Syrian President Bashar al-Assad’s forces have fired Scud-style ballistic missiles against rebels in recent days, US and NATO officials said on Wednesday, representing a dramatic escalation in the Assad regime's struggle to maintain power.
Forces loyal to Syrian President Bashar al-Assad have fired Scud missiles at rebels trying to overthrow Syria’s government, a senior US official said on Wednesday.
US officials said they were unaware of any previous instances in which Scuds were used against the rebels and it represented an escalation in Assad’s struggle to retain power in the 20-month-old uprising in which more than 40,000 people are thought to have been killed.
INTERIOR MINISTRY FRONT GATE STRUCK BY BOMBS
Three bombs struck the main entrance of the Syrian interior ministry in Damascus on Wednesday, according to state television. One of the explosions was caused by a car bomb, and “there are casualties”, the report stated.
In Brussels, a NATO official confirmed on Wednesday that a number of short-range ballistic missiles had been launched inside Syria this week.
“Allied intelligence, surveillance and reconnaissance assets have detected the launch of a number of unguided, short-range ballistic missiles inside Syria this week,” the official, also speaking on condition of anonymity, told AP news agency. “Trajectory and distance travelled indicate they were Scud-type missiles.”
It was not immediately clear why Assad’s forces would deploy Scuds, which can have a range of up to a few hundred kilometres and are best-known internationally for their part in the 1991 Gulf War, when Iraqi leader Saddam Hussein fired them at Israel.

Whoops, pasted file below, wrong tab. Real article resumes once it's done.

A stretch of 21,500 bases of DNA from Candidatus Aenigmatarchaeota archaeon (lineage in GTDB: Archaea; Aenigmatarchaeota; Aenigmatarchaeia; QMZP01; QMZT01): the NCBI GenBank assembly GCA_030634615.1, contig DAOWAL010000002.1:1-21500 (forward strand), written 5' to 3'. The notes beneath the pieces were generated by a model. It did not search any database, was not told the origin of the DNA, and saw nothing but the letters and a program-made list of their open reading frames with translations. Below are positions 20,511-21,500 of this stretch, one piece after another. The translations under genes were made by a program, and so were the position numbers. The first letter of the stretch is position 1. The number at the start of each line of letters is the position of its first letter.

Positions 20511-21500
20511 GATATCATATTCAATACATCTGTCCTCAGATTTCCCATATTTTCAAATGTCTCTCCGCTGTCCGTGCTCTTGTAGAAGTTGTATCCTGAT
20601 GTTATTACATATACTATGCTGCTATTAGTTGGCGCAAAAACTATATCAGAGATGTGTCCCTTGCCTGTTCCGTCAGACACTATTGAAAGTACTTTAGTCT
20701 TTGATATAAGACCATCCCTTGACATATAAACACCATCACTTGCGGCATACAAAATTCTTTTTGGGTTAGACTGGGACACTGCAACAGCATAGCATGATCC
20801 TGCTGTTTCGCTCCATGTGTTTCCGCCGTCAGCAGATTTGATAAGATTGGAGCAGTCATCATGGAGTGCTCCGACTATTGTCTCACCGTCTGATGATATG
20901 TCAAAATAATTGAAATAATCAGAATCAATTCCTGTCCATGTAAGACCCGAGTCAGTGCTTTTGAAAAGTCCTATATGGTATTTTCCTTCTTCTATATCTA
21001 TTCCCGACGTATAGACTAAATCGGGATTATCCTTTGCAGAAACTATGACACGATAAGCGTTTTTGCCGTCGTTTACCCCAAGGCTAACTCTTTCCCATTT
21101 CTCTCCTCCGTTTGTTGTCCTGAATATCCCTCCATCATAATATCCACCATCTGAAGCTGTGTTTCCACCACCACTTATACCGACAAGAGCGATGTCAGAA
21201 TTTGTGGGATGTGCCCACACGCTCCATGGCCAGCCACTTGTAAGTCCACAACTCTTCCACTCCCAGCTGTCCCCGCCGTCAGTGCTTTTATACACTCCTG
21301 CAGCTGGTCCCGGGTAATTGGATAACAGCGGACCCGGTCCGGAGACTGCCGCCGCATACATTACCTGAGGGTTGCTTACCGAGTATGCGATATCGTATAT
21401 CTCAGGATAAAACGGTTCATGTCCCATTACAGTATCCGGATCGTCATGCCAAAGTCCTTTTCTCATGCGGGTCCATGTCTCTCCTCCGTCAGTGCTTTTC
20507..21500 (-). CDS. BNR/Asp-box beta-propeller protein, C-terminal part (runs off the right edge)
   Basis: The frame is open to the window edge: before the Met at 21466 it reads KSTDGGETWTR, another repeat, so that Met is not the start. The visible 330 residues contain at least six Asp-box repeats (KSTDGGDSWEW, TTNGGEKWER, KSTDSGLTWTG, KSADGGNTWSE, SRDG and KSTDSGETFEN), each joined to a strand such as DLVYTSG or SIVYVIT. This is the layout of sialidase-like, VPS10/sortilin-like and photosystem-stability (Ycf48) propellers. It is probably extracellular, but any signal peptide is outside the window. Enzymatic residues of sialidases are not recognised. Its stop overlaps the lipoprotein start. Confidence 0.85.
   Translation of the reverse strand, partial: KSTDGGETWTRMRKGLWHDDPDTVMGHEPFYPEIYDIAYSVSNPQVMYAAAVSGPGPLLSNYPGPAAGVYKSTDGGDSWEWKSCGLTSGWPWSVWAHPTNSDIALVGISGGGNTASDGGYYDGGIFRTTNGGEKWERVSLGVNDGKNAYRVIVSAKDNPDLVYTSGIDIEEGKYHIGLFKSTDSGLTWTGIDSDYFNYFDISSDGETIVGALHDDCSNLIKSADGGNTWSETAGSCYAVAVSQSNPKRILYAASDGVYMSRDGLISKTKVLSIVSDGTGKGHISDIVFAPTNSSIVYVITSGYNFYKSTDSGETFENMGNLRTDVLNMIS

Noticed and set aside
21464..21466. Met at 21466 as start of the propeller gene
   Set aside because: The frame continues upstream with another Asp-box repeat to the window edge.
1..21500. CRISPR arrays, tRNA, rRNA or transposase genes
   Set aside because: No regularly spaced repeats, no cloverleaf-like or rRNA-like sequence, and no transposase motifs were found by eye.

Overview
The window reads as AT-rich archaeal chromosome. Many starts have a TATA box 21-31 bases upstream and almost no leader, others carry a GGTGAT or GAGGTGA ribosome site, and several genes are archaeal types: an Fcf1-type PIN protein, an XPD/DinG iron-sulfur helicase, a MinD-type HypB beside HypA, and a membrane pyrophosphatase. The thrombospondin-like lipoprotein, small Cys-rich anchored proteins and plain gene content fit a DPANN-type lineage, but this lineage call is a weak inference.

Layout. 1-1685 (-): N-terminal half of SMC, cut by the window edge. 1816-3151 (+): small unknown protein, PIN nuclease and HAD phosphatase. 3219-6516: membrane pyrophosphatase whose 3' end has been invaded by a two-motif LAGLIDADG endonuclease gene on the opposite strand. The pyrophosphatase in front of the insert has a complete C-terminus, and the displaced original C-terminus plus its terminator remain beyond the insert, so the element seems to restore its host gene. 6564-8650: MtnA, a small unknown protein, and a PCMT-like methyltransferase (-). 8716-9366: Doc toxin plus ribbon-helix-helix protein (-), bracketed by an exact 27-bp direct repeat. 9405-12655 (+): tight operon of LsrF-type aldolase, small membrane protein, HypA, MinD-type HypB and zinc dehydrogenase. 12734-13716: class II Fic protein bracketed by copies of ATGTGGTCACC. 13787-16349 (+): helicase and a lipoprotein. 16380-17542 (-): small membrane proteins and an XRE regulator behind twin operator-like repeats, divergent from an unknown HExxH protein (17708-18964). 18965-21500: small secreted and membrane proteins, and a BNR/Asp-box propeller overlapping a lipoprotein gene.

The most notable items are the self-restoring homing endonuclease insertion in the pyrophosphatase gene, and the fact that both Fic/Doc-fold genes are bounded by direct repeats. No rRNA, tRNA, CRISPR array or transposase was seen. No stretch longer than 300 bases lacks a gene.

The Soviet-designed missiles are unguided and inaccurate, and are not usually seen as a weapon of choice for the sort of internal anti-guerrilla war that the government is waging against small, mobile rebel bands.
Assad’s forces have in the past relied on artillery, helicopters and attack jets, all of which are much more useful in close urban combat. However, the lightly armed rebels are increasingly obtaining better weapons to fight back, including the ability to shoot down aircraft.
Last week, NATO decided to deploy US, German and Dutch batteries of Patriot air defence missiles along the Turkish-Syrian border, saying its main worry was the prospect of Syrian missiles being fired into Turkey.
That decision means hundreds of US and European troops being sent to the border for the first time since the war began 20 months ago. Syria and Russia called it a pretext for the Western alliance to become drawn into the war.
News of the use of Scud missiles broke as Western and Arab nations sympathetic to the uprising against Assad gave full political recognition to the opposition.
(FRANCE 24 with wires)
Date created : 2012-12-12